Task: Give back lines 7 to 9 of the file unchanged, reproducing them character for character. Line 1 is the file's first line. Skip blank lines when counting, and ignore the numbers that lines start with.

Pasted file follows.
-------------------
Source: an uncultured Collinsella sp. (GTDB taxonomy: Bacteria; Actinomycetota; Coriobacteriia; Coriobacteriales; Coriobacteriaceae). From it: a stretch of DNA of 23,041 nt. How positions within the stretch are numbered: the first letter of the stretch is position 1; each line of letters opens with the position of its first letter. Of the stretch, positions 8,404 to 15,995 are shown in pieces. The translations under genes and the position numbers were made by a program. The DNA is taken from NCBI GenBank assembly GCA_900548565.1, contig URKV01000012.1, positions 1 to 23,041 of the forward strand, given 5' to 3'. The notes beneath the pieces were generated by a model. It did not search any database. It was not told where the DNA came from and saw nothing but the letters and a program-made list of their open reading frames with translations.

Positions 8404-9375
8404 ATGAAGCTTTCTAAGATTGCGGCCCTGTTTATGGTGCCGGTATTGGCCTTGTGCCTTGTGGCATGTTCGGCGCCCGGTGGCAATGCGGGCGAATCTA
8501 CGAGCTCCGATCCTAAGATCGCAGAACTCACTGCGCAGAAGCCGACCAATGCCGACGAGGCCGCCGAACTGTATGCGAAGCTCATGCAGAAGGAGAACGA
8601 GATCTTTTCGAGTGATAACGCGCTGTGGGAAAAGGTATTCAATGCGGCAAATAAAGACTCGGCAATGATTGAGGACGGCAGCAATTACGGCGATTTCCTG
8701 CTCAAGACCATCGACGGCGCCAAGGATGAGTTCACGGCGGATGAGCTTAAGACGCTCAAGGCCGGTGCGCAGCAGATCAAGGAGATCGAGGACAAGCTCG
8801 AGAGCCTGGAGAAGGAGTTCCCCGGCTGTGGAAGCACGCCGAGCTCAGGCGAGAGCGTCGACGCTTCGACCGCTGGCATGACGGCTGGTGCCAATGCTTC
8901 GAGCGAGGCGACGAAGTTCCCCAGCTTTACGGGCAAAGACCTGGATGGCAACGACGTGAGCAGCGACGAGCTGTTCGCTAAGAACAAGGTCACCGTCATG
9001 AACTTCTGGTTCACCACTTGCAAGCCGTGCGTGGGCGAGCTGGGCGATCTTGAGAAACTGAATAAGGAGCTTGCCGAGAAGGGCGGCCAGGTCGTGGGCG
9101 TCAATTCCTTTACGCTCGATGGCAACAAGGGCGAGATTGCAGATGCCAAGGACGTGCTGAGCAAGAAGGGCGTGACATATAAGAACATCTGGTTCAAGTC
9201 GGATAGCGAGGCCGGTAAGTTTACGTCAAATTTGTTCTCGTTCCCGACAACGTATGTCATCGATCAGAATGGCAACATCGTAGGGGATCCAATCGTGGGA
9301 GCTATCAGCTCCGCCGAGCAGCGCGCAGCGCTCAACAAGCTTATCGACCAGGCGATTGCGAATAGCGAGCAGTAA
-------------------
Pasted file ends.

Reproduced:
8801 AGAGCCTGGAGAAGGAGTTCCCCGGCTGTGGAAGCACGCCGAGCTCAGGCGAGAGCGTCGACGCTTCGACCGCTGGCATGACGGCTGGTGCCAATGCTTC
8901 GAGCGAGGCGACGAAGTTCCCCAGCTTTACGGGCAAAGACCTGGATGGCAACGACGTGAGCAGCGACGAGCTGTTCGCTAAGAACAAGGTCACCGTCATG
9001 AACTTCTGGTTCACCACTTGCAAGCCGTGCGTGGGCGAGCTGGGCGATCTTGAGAAACTGAATAAGGAGCTTGCCGAGAAGGGCGGCCAGGTCGTGGGCG